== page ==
Campagnolo is the oldest manufacturer of bicycle components in the world, known for their high-quality and aesthetically-beautiful bike parts.
“Campy” wheels are no different.
Campagnolo – also known as “Campag” or “Campy” – produces a wide variety of road wheelsets, from flagship professional-standard wheels to budget-friendly entry-level models.
But, presented with such a range of options, it can be difficult to know which Campagnolo wheels are the right choice to suit your needs.
So, what is the hierarchy of Campagnolo’s wheelsets? And what should you be looking for in your next set of wheels?
Don’t worry! In this article, we’ll give you a complete rundown of the whole Campagnolo wheelset range, from entry-level to professional standard. To get you up to speed, we’ll be covering:
- What Should You Look For In A Wheelset To Suit Your Riding Style?
- Campagnolo Road Bike Wheelset Hierarchy
Let’s dive in!
What Should You Look For In A Wheelset To Suit Your Riding Style?
There are lots of factors to consider when buying a wheelset, such as aerodynamics, weight, strength, and so on.
But which factors are the most important?
Well, that depends on your riding style, and it’s likely that different riders will have differing opinions on what to look for when buying a new wheelset.
However, there are definitely some factors that are absolutely essential to any wheelset for any rider.
The most important thing to consider before you splash your cash on a new set of wheels is if they’re actually compatible with your set-up.
The first to consider is which braking system your frame has. Whether you’re upgrading your wheels or building a bike from scratch, you probably already have the frame you’re going to fit them to.
If your frame does not have the fittings for disc brakes (two bolts adjacent to each dropout), then you cannot safely fit them to your bike. If you have these fittings then there won’t be the fittings for rim brakes.
Wheels are either compatible with disc brakes or rim brakes. Make sure you get the right ones!
For Speed Demons
If you’re a roadie who loves to test your personal best on your favorite time-trial routes, or just try to sustain blistering average speeds over flat-ish terrain, then your biggest consideration should be aerodynamics.
An aerodynamic wheel usually has a high-profile rim (wider in the radial axis) that decreases the drag on the wheel as it moves with the bike. Generally, these use more weight and are therefore a little heavier than low-profile rims.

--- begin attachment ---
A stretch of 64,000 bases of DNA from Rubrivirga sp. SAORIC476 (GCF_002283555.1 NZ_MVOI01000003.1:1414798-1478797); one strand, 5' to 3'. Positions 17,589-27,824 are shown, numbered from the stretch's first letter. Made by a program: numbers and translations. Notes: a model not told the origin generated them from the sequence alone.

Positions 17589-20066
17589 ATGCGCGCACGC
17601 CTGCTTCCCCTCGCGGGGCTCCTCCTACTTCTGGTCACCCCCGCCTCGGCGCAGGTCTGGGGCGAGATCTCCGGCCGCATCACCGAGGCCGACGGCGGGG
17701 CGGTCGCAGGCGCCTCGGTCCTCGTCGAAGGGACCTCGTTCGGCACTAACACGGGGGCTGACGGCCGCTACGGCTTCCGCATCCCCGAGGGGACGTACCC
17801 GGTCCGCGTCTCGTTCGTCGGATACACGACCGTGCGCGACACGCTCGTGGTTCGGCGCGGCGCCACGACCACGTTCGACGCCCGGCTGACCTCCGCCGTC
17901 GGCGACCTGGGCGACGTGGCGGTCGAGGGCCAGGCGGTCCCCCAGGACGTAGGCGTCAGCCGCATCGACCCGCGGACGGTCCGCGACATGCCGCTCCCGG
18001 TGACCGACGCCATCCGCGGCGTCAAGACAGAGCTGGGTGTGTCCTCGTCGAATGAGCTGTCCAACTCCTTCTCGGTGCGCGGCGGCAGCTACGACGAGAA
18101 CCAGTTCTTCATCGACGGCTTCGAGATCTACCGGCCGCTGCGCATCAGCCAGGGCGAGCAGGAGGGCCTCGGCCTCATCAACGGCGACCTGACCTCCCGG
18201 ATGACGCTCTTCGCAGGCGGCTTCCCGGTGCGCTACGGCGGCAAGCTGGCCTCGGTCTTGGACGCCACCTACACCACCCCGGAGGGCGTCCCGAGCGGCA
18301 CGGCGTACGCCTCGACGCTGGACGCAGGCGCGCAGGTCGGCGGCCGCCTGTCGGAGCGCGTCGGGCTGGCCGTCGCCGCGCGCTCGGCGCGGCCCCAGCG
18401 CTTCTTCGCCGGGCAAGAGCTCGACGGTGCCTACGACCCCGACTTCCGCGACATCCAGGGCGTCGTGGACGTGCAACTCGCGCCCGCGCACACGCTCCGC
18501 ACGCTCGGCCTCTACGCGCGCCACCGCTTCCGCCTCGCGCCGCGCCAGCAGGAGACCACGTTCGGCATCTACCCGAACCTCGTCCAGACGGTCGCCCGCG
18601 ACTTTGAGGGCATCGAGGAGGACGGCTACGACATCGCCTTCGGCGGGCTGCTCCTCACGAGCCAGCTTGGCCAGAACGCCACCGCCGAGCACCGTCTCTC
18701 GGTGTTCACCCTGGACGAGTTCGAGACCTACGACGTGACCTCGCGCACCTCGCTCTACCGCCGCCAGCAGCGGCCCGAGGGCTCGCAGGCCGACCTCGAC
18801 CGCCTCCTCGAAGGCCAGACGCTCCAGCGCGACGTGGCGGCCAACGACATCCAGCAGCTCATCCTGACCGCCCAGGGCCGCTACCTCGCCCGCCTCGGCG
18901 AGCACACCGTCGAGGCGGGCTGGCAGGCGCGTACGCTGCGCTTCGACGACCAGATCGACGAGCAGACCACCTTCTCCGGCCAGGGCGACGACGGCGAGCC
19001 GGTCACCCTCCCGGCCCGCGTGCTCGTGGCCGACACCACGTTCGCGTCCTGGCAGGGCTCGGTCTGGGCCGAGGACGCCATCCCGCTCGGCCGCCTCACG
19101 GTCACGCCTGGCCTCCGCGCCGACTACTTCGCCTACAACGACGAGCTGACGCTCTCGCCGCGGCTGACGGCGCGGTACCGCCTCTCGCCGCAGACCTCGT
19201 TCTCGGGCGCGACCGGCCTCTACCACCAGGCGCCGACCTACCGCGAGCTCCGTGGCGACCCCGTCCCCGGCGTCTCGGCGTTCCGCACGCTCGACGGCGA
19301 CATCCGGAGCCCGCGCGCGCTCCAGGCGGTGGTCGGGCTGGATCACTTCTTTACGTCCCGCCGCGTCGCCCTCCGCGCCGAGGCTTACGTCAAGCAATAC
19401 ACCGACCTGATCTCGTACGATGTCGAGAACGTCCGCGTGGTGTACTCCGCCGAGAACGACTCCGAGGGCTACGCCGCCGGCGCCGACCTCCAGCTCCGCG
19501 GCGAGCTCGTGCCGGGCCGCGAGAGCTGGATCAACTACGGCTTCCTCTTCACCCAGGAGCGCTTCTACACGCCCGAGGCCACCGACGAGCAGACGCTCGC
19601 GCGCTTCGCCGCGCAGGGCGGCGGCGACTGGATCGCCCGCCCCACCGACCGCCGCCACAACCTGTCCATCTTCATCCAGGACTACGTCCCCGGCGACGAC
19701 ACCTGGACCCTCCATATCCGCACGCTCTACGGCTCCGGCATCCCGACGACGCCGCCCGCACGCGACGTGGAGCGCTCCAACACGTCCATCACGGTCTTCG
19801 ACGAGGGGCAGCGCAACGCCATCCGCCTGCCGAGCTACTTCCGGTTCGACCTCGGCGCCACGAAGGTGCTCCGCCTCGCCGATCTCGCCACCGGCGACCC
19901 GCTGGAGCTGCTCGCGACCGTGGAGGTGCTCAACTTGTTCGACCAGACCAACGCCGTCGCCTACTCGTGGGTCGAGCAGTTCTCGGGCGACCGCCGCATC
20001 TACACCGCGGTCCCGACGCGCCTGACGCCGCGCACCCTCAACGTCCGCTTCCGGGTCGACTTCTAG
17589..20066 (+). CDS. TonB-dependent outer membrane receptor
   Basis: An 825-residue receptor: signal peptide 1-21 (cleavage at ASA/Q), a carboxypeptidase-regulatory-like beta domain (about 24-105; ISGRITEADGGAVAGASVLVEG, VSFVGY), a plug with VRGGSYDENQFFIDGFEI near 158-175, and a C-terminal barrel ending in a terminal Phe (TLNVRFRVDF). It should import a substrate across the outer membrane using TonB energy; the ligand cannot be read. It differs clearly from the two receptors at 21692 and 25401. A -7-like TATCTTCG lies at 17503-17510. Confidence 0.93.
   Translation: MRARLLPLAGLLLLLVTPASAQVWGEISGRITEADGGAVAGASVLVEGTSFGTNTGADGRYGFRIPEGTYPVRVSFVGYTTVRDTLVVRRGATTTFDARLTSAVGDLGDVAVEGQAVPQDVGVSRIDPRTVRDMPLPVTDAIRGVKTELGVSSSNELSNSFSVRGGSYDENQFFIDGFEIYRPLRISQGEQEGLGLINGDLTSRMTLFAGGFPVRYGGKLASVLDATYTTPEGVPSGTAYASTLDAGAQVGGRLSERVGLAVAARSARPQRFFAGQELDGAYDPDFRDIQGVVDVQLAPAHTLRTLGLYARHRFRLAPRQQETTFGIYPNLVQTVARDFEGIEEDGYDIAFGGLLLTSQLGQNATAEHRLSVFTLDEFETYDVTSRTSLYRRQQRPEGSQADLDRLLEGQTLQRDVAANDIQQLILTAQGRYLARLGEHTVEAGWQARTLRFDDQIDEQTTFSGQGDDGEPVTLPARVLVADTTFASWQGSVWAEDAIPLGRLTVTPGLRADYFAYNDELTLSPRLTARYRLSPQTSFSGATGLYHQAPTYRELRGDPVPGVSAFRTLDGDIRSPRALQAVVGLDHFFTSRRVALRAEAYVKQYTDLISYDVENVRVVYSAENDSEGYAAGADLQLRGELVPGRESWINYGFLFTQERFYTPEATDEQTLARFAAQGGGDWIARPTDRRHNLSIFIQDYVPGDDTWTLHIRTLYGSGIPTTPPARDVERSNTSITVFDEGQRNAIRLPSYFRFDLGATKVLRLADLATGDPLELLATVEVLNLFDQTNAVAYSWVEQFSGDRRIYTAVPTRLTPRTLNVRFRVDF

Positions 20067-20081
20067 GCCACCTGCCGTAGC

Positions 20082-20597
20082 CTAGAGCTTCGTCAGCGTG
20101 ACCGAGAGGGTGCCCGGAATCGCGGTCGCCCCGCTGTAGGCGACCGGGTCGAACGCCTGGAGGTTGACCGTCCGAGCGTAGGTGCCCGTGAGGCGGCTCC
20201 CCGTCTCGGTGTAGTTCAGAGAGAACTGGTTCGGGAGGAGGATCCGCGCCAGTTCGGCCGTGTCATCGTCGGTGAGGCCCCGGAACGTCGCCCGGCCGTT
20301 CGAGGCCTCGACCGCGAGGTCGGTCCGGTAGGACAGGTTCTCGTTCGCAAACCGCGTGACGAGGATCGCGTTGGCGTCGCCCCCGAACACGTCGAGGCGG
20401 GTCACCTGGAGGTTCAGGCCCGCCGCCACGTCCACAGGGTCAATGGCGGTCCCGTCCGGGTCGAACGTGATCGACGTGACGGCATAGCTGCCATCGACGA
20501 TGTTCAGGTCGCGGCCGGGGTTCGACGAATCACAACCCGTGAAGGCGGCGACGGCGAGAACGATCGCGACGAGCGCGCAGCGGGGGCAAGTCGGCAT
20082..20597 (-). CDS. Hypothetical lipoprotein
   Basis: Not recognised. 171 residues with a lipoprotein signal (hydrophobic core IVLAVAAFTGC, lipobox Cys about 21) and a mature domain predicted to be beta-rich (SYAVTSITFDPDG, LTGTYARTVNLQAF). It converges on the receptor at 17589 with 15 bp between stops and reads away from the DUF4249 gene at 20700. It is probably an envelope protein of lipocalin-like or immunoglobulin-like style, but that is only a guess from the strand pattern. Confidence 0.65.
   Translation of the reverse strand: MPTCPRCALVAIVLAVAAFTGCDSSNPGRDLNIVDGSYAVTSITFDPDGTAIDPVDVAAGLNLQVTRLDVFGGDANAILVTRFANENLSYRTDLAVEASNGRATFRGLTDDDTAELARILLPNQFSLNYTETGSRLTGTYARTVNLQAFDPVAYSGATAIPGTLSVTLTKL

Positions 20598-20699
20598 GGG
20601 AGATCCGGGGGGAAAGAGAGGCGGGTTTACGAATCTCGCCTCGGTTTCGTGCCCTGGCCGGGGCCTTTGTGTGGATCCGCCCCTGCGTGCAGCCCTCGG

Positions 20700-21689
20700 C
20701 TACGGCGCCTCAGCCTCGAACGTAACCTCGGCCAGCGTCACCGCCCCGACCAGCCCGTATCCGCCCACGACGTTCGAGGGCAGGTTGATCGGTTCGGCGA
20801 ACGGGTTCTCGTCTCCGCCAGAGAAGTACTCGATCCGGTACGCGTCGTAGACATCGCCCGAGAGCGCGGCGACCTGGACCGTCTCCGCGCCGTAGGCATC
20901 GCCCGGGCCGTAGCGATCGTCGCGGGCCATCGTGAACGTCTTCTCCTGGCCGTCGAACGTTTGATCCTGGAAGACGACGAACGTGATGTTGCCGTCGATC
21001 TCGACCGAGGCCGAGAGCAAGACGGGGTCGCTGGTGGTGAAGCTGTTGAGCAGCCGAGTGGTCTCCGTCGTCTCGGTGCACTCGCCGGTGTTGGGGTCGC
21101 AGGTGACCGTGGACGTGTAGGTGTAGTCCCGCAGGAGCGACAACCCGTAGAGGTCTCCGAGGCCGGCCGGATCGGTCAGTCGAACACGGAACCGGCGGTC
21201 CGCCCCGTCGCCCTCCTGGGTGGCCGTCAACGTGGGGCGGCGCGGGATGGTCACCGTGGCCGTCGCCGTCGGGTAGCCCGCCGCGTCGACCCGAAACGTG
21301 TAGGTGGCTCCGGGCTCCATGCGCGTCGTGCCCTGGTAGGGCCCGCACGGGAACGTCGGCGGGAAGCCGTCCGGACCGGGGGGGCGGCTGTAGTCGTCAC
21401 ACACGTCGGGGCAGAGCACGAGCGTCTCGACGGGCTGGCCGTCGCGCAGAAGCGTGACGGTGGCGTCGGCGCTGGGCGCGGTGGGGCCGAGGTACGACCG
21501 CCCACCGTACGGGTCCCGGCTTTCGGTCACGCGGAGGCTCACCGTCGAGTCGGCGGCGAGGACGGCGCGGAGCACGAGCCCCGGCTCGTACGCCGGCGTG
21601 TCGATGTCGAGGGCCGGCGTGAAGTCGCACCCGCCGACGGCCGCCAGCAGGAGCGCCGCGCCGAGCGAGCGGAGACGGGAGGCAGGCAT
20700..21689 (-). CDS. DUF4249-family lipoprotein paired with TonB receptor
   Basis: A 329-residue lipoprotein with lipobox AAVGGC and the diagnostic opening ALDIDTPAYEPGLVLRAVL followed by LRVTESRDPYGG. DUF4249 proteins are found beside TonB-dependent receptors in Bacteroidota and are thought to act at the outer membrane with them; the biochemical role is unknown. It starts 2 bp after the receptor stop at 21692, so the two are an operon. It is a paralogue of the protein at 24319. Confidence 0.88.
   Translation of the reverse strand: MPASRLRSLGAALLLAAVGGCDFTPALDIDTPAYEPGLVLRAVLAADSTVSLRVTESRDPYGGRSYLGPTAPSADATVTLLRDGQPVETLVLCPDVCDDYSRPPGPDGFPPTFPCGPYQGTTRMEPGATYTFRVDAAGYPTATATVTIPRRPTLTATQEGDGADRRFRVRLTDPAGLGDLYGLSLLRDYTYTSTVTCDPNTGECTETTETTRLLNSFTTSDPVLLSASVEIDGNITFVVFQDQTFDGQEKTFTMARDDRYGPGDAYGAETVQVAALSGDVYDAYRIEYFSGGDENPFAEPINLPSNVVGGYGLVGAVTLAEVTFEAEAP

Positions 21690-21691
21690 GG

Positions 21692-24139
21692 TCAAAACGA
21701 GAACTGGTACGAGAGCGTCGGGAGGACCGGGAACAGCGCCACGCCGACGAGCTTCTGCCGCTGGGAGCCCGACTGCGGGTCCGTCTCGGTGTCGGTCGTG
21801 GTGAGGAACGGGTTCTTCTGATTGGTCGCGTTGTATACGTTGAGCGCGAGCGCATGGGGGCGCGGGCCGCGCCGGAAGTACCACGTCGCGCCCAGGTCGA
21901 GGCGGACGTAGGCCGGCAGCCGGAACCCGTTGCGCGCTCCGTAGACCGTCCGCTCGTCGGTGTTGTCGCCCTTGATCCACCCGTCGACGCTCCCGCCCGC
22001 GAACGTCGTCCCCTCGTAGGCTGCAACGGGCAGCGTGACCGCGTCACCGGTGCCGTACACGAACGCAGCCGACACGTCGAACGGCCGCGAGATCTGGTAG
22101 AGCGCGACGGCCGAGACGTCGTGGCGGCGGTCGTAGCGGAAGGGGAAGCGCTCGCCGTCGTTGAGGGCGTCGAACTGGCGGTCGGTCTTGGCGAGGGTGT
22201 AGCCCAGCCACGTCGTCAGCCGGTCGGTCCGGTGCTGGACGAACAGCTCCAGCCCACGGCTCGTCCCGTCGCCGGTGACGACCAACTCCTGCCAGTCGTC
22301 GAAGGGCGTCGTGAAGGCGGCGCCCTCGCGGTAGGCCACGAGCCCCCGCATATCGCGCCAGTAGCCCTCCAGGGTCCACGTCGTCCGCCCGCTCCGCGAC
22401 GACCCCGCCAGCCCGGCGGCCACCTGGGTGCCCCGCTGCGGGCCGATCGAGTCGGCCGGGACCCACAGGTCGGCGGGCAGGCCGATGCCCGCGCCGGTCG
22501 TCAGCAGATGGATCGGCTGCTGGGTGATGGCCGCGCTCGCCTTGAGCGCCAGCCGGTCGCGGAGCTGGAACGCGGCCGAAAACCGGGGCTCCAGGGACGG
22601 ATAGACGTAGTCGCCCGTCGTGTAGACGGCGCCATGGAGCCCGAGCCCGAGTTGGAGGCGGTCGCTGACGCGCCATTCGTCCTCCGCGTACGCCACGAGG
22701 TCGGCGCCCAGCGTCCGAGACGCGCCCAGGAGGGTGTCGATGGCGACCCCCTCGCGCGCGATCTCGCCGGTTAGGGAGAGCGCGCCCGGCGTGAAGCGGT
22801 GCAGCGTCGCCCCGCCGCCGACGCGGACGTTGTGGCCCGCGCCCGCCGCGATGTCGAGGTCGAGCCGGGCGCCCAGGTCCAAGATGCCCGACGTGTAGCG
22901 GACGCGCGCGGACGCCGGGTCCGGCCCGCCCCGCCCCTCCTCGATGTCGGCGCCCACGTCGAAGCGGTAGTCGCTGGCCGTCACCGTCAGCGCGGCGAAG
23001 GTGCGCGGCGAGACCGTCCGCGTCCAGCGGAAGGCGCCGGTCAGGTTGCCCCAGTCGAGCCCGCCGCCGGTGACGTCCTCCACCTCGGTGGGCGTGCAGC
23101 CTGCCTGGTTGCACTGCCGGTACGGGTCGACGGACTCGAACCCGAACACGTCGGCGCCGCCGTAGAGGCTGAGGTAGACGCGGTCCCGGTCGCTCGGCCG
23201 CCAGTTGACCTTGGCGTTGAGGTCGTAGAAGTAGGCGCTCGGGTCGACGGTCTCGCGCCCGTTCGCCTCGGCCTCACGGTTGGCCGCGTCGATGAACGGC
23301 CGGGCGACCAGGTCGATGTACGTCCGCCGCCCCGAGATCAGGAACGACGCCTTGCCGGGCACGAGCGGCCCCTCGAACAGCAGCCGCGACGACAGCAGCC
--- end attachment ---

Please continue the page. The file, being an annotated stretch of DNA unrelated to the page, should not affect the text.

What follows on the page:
Unless you’re climbing Alpe D’Huez or the Tourmalet, the aerodynamics of a wheel will provide a larger power saving than weight, allowing you to go faster whilst outputting the exact same wattage.
So if speed is your primary consideration, aerodynamics should be the priority.
So, you fancy yourself as a regular Marco Pantani?
For riders who pride themselves on their ability to get up brutal slopes at an alarming pace, the primary consideration, as it always is for climbers, should be the weight of your wheel.
A lightweight wheel will usually be low-profile, with high-quality carbon rims and spokes. Also, if you’re really counting the grams, rim brakes will save you some precious watts when climbing due to their slightly lower weight.
If you’re going to be entering hill climbing races or you’re going on holiday to the Alps, then you should try and shave off as much excess weight as possible. The wheels are a great place to do this, as you can save a fair amount.
(And you don’t need to drill holes in your handlebars…)
For those who love cycle touring, or traveling and seeing a region by bike, your number one priority should be the strength of your wheel, and weight coming in at a close-second.
Let’s be realistic here: if you’ve got panniers, you’re not going to care as much about the aerodynamics of your wheel. However, the wheels of your bike are the determining factor for how much weight you can support on your bike.
Usually, if you’re bikepacking, you’re going to have a fair amount of weight on your bike. Panniers jammed full of tents, sleeping bags, pots and pans, and copious peanut butter are generally pretty heavy.
You’re going to want a strong wheel to support this.
Expensive carbon wheels are usually pretty strong, but the more budget-friendly option here is steel.
Campagnolo Road Bike Wheelset Hierarchy
Campagnolo produces a wide range of wheels to suit any riding style, budget, or compatibility.
Here is the Campagnolo wheelset hierarchy, from entry-level to flagship:
Campagnolo Calima (Entry-Level)
- Weight: 1826 g
- Rim Depth: 24 mm